Professional Authority and Resource Allocation: Treasurers and Politics in UK Local Governments

  • David Rosenberg

The rise to bureaucratic authority of elite professionals in UK local governments is part of the history of the transformation of the state in the nineteenth century. Under the old unreformed system the ruling aristocrats had ‘no desire for a regulated, bureaucratic society: they had too great a stake in personal power’.1Furthermore, under what radicals called‘old corruption’ municipal office was regarded as a form of property and a respect for such ‘rights’ acted as a barrier against bureaucratic reform. The absence of a history of the rise of elite professionals to bureaucratic authority in local governments has had a number of consequences. One, as emphasised by Rhodes, is that ‘one of the major actors in the decision making process is noticeable primarily for his absence from studies of local politics’.2

Keywords

Income Expense Smoke Arena Defend 

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Notes

  1. 1.
    See R. Porter, English Society in the Eighteenth Century(Penguin, 1982), p. 308. Also Perkins comments that the ruling aristocrats ‘least of all would they entrust the state ... with a local bureaucratic civil service through which to outflank their territorial power’, H. Perkins, The Origins of Modern English Society 1780–1880(Routledge, 1969), p. 67.Google Scholar
  2. 2.
    See R. Rhodes, ‘The Lost World of British Local Politics’, in Local Government Studies, vol. 1, no. 3, July 1973.Google Scholar
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    See R. Lambert, ‘A Victorian National Health Service,’ in the Historical Journal, no. 1, 1962, p. 16.Google Scholar
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    See B. Keith-Lucas, The Unreformed Local Government Systems(Croom Helm, 1980), pp. 61–3 and W. D. Rubinstein, ‘The end of old corruption in Britain 1780–1860’, Past and Present, no. 101, Nov. 1983.Google Scholar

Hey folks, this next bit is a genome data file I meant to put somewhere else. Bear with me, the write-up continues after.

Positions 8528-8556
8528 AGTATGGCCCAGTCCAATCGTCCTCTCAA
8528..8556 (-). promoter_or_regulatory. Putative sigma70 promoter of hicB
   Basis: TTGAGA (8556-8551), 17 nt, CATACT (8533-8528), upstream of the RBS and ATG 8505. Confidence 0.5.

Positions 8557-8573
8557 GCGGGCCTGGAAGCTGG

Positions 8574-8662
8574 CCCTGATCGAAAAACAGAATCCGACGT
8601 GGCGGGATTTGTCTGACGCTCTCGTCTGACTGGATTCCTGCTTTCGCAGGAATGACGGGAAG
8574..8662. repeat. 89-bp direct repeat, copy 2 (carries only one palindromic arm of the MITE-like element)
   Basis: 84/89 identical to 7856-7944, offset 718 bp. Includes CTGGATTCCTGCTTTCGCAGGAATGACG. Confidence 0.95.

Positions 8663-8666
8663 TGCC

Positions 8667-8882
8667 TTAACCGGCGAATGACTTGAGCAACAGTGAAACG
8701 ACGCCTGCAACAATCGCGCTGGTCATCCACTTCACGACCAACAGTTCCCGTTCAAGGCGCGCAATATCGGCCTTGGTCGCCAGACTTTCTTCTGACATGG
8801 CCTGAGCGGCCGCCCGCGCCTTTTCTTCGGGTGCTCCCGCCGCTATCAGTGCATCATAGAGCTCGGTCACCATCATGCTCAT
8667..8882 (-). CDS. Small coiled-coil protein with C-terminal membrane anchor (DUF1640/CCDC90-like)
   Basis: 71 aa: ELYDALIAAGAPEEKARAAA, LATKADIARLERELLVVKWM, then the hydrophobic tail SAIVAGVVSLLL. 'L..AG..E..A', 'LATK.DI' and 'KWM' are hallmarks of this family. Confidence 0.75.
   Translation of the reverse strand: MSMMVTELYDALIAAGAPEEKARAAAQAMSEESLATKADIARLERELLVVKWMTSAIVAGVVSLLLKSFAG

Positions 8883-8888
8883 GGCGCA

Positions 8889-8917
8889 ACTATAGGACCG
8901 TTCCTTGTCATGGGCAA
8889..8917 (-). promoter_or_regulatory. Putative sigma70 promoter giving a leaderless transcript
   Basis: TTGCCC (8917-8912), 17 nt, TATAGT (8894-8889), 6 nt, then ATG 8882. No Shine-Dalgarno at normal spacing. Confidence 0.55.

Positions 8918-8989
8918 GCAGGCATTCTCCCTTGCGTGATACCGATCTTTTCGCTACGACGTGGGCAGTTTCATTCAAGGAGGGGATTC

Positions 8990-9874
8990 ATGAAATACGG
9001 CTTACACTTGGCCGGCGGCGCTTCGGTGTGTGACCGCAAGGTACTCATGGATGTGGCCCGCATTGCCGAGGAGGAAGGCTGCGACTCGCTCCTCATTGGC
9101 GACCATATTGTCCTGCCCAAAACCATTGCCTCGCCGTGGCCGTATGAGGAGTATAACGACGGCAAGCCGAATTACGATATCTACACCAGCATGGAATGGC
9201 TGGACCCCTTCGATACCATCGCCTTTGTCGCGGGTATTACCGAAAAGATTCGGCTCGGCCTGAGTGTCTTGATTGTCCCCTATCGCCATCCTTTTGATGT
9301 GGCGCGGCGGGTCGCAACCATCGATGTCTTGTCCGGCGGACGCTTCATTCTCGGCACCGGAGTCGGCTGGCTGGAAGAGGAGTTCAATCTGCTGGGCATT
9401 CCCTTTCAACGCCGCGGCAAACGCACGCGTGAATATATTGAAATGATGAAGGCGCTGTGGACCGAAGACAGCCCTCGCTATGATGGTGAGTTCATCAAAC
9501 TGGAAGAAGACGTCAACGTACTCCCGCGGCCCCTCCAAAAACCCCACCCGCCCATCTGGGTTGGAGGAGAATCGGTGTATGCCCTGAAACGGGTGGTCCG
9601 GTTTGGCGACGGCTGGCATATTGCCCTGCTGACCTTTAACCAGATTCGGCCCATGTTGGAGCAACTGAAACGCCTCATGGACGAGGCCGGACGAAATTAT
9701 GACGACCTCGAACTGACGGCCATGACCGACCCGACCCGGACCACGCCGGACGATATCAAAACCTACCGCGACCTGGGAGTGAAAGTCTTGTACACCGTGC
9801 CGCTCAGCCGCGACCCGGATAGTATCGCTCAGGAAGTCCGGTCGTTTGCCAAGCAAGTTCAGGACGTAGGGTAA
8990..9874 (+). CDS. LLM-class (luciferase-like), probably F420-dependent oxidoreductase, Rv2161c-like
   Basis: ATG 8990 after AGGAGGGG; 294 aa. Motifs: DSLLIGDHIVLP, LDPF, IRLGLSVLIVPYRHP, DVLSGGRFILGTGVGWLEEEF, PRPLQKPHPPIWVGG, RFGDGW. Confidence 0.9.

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    See also Doig comments on the unreformed municipal corporation of Ipswich. ‘The treasurers did not produce accounts, public monies passed through private accounts.’ ‘I do not know by whom or for what purpose,’ said one treasurer when £1500 was found in the bank under his name ‘A. Doig’, Corruption and Misconduct in Contemporary British Politics(Penguin, 1984), p. 62.Google Scholar
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    See J. Gerrard, Leadership and Power in Victorian Industrial Towns 1830–1880, Manchester University Press, 1983, p. 81. Also A. Briggs noted that in Birmingham from 1869, ‘there was a tradition that the town clerk carried on his private business as a solicitor as well’, in A. Briggs, Victorian Cities(Penguin, 1968), p. 238.Google Scholar
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    See D. Fraser, Urban Politics in Victorian England(Macmillan, 1979), p. 148.Google Scholar
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    See P. J. Waller, Town, City and Nation England 1850–1914(Oxford University Press, 1983), pp. 282–3.Google Scholar
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    See J. Garrard, Leadership and Power in Victorian Industrial Towns 1830–1880 (Manchester University Press, 1983), p. 73.Google Scholar
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    See P. J. Waller, Town, City and Nation England 1850–1914(Oxford University Press, 1983), p. 308.Google Scholar
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    See comments by D. Rosenberg, ‘The politics of role in local government’, in Local Government Studies, January/February, 1984.Google Scholar
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    See H. Elcock, ‘Tradition and change in Labour Party politics’, in Political Studies, vol. XXIX, no. 1, March 1981.Google Scholar
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    See ibid., p. 113.Google Scholar
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    See R. Greenwood, C. R. Hinings and S. Ranson, ‘A Rejoinder to Danziger’s Comment’, in Political Studies, vol. XXIV, no. 1, 1976, p. 117.Google Scholar
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    See D. Rosenberg, ‘The Politics of Role in Local Government’, in Local Government Studies, January/February 1984.Google Scholar
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    See J. M. Danziger, Making Budgets(Sage Publications. 1978) n. 205Google Scholar
  27. 27.
    See J. Stewart, ‘From Growth to Standstill’, in M. Wright (ed), Public Spending Decisions(Allen and Unwin, 1980).Google Scholar
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    See A. Pettigrew, Information Control as a Power Resource in Sociology, vol. 6, no. 2, May 1982.Google Scholar
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    See A. Sbragia, Capital Markets and Central-Local Politics iri liritain: the double game(Graduate School of Business Administration, Harvard University 1983),p. 38.Google Scholar
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    See J. Stanyer, Understanding Local Government(Fontana-Collins, 1976); J. Stewart, Local Government: the Conditions of local choice(Allen and Unwin, 1983).Google Scholar

Copyright information

© Wai Fong Chua, Tony Lowe and Tony Puxty 1989

Authors and Affiliations

  • David Rosenberg

There are no affiliations available

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